And much of the country seemed to accept a growing, militarized, and aggressive police state as the necessary price for our safety. The next attack, we were told, could come at any time, from anywhere. In March of 2002, we were presented with a system of color-coded terror threat levels that seemed to change on a regular basis. In November, we would be introduced to the Department of Homeland Security, whose name would surely have prompted Philip K. Dick, had he been alive, to start speaking in tongues. All along the way, we received alarming headlines about countries that wanted to use all sorts of horrific weapons against us. The Bush administration had begun informing us of all the incontrovertible evidence they had that Iraq was positively pullulating with weapons of mass destruction; the invasion itself would ensue in March of 2003. In short, the entire American government was telling us that they needed permission to do all sorts of new things in order to keep us safe. Scared out of our wits, we gave it to them.
In the years since the film’s release, the idea of using predictive technology to prevent crime has taken off even further. With the rise of smartphones and social media in the mid-2000s, tech companies began gathering immense amounts of data from their customers’ online browsing, viewing and spending habits. Financially, this now means these companies can get more money out of us. Politically, it means that we can be targeted with ads and news and, yes, fake news that cater to our ideological beliefs, fortifying the walls of the cognitive bubbles in which we already live. Legally, it means that our government knows more about us than it ever has before. We’ve been reassured by businessmen and authority figures that this carefully protected data will never be put to nefarious ends. Repeatedly, this has proven not to be the case.
Which brings us to something else about Minority Report, another element that today seems unnervingly prescient. Anderton is a man with institutional loyalty, the proverbial good soldier. (In this sense, he makes for an ideal role for Cruise, who spent much of the 1980s and ’90s playing fresh-faced All-American go-getters — athletes, racers, military men.) The film’s early scenes depict the PreCrime process, which seems designed to be infallible, authoritative and above all, fair. A panel of judges teleconferences to sign off on the Precogs’ soothsaying findings. Strict boundaries are maintained between the holy trinity, who are kept sedated in a hermetically sealed pool, and anyone else who works near them. There is a sense of level-headed professionalism among everyone who works at PreCrime. The names of perpetrators and victims are printed on wooden balls that are generated by machines — almost like the results of a lottery. The results are never wrong. The system works.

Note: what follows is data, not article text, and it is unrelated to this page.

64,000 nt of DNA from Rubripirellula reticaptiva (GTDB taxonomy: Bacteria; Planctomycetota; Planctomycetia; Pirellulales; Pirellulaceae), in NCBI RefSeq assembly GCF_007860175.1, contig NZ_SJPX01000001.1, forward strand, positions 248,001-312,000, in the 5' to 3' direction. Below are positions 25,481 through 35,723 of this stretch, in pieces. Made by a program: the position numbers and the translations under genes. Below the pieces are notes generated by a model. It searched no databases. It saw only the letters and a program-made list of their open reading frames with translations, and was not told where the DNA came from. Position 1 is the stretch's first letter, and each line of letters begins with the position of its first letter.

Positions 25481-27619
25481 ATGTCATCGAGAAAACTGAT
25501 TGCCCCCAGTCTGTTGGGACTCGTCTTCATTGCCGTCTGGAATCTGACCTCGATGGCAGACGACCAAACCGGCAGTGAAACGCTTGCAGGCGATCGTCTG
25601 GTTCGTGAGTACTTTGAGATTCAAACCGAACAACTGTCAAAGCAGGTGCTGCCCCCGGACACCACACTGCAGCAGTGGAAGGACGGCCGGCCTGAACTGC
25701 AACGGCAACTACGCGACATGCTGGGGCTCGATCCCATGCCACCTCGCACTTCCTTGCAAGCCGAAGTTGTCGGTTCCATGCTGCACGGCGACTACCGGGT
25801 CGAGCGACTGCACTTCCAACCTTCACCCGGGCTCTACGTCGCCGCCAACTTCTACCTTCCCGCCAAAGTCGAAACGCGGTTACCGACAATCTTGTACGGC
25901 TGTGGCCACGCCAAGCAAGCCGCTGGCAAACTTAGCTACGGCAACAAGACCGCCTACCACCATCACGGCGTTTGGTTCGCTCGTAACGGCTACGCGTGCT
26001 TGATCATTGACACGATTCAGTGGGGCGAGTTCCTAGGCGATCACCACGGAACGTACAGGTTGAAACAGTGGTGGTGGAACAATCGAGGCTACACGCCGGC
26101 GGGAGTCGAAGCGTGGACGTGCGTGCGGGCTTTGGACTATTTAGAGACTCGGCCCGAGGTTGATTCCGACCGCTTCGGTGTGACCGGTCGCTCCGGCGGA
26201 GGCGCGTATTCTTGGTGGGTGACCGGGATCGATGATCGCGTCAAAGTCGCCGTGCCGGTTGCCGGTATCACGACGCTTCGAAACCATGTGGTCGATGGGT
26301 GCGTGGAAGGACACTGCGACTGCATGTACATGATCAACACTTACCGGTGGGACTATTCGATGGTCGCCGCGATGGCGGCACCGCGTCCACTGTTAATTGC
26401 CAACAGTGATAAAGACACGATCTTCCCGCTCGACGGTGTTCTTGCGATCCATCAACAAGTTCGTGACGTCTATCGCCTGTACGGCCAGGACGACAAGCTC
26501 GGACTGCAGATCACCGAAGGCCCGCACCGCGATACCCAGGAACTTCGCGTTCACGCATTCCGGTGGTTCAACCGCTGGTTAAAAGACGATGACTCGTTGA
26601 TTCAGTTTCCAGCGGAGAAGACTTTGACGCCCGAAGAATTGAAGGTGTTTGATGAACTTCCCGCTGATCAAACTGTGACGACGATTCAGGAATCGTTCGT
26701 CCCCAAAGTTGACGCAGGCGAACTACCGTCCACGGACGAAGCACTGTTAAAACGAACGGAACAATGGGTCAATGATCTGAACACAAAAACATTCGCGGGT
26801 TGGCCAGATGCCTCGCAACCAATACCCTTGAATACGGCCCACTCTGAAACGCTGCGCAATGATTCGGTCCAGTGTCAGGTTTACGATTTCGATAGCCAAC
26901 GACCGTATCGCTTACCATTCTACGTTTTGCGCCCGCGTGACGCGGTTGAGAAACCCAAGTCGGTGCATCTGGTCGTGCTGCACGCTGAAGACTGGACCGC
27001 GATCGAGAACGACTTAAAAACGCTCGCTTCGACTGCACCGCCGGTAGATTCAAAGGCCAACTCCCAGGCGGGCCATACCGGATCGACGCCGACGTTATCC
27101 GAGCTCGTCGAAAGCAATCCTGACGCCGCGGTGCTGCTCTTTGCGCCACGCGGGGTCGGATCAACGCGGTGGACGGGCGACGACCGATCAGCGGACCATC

The truth, however, is quite different. The panel of judges are useless. The visions, it turns out, can be easily twisted. Anderton, who has for years mourned the disappearance (and presumed death) of his young son years ago, discovers that he was manipulated into joining the department; his boss, director Lamar Burgess (Max von Sydow) knew that a desire to prevent future murders like that of his child would make him an unusually loyal soldier. Institutions, it seems are always at the mercy of the duplicitous, ambitious, and corrupt men who are often in charge of them. We deceive ourselves when we imagine that the aura of power and responsibility will turn such people into better men; if anything, it’s the exact opposite. Absolute power demands absolute mendacity.
So yes, it seems safe to say that Minority Report feels a lot more politically charged today than it did back in 2002. And if there’s one movie that Minority Report most resembles among Spielberg’s subsequent efforts, it might be 2006’s Munich, his drama about the group of operatives tasked with avenging the killing of Israeli athletes at the 1972 Munich Olympics. That film’s hero, played by Eric Bana, also starts off as a loyal soldier of the state, willing to do anything to take revenge on the Palestinian terrorists who executed eleven of his country’s Olympians. Over the course of the story, he discovers that his government has been lying to him, sending him after perpetrators who might not have been involved in the attacks — using his emotions to target other perceived enemies of the state. By the end, the disillusioned hero finds himself exiled in New York, worried that he may now be targeted himself; the final scene occurs against the backdrop of the World Trade Center, as if hinting that the escalating international tensions of the 1970s and 1980s would eventually lead to the terror attacks of 2001.
Minority Report has a somewhat happier ending — remember, this is a sci-fi adventure, too — but Anderton’s journey is a similar one of disillusionment, one that reveals the fallibility and corruption of the institutions he’s been so devoted to. It’s telling that this film’s final confrontation, between Anderton and Burgess, happens against the backdrop of the Washington Monument. Is it a suggestion that our whole country is compromised? Or perhaps it’s a glimpse of what’s at stake. Either way, that future has yet to be written.
Previously: God Told Me To